An application for a modification of an award of custody is addressed to the sound legal discretion of the trial court, and its discretion will not be disturbed on appeal unless the record presents a clear case of an abuse of that discretion. ( Bancroft v. Bancroft, 178 Cal. 352 [ 173 P. 582]; Dickerson v. Dickerson, 108 Cal. 351, 352 [41 P. 475]; Baldwin v. Baldwin, 111 Cal.App. 148 [ 295 P. 93].) An examination of the record in the instant case does not reveal an abuse of discretion on the part of the trial court, but demonstrates beyond a shadow of a doubt that this is merely a case of a conflict in the evidence. It is true appellant made a strong showing to the effect that Whitney was in fact suffering from chronic bronchitis, chronic ethmoid sinusitis and asthma, and that his health would in all probability be improved by continued residence in the warm, mild climate of southern California. This was, however, met by a strong counter-showing on the part of the respondent that aside from the asthma from which the child has suffered since infancy, the child has suffered only the usual complaints to which children in general are subject, such as colds and measles, and by evidence that the asthmatic condition was due to a sensitivity to certain proteins, pollens, and epidermals, which could be controlled as effectively in South Dakota as in southern California. The appellant herself admits in her brief that there is a conflict in the evidence "on the question of the child's health, surroundings, care and general welfare". She attempts, however, to discredit the testimony of the witnesses in favor of the respondent's position by pointing out that they were probably motivated by self-interest, and were unworthy of belief. The credibility of witnesses is a question for the determination of the trial court. As was said in Baker v. Baker, 9 Cal.App. 737, 746 [ 100 P. 892, 897], "It involves only a waste of time to undertake to demonstrate to an appellate court in a case in which there exists at least a substantial conflict in the evidence that the testimony offered by the party against whom these findings have been made by the court below should be accepted in preference to that from which such findings have been deduced."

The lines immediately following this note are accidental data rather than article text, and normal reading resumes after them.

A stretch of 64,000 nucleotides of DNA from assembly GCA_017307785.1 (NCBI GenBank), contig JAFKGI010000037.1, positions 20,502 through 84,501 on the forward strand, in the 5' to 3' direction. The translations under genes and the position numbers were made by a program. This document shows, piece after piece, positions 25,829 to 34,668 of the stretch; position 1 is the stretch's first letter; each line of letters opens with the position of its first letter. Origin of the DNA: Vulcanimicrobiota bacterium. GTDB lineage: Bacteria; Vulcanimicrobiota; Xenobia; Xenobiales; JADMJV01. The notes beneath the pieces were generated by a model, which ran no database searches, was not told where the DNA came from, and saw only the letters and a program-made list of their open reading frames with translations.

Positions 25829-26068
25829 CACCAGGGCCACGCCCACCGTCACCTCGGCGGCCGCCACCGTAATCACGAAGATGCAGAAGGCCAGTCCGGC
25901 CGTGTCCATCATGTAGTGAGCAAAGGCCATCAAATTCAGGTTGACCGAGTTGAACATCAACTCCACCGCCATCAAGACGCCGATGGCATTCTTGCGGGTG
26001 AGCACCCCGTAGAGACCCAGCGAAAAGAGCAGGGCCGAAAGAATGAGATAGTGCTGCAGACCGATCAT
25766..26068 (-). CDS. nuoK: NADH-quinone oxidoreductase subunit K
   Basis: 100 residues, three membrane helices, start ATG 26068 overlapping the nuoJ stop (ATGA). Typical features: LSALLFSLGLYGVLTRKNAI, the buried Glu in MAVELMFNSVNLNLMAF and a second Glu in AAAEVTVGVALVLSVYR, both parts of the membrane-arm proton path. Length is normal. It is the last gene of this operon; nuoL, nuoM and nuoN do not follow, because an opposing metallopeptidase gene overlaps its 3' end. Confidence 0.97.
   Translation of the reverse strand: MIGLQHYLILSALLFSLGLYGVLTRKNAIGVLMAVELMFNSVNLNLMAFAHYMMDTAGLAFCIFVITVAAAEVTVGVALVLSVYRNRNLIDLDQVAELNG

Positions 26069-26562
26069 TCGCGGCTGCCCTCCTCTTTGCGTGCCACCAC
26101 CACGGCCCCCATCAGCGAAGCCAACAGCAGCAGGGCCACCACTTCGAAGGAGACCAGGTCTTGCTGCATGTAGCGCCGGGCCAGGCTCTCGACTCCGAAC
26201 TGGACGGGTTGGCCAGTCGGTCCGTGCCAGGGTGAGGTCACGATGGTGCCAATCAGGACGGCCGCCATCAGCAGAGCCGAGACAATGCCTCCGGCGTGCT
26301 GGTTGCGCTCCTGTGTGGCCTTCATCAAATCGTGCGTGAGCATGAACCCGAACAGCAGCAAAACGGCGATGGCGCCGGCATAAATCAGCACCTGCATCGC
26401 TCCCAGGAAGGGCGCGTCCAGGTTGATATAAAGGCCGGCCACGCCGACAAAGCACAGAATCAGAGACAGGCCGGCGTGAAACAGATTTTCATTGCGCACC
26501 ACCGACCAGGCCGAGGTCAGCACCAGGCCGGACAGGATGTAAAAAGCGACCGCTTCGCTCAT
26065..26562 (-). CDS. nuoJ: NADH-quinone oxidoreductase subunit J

We are satisfied from a careful examination of the record that the findings of the trial court to the effect "that said infant, Whitney Foster, is not now and never has been afflicted with chronic bronchitis or chronic ethmoid sinusitis", but now is, and since at least March 1, 1933, has been a normal, healthy child, except that he is sensitive to certain proteins, pollens and epidermals which bring about infrequent asthmatic attacks, wherever he has been; that during the time the said infant was in the custody of the respondent from on or about the 1st day of September, 1933, to on or about the 5th day of June, 1934, said Whitney Foster was in good health except for a hard cold, an attack of measles and two asthmatic attacks, and that from on or about the 5th day of June, 1934, to the time of the trial of the action, during which time Whitney Foster was in the custody of appellant, he has suffered two attacks of cold and two asthmatic attacks; that any ailments from which Whitney Foster has suffered since on or about the 1st day of March, 1933 [the date of the divorce decree] were of a temporary and minor nature only; that there has been no change in any matters of a substantial or material nature affecting the welfare of said child since the making, entry and filing of the South Dakota decree, are supported by substantial evidence, and they in turn support the judgment.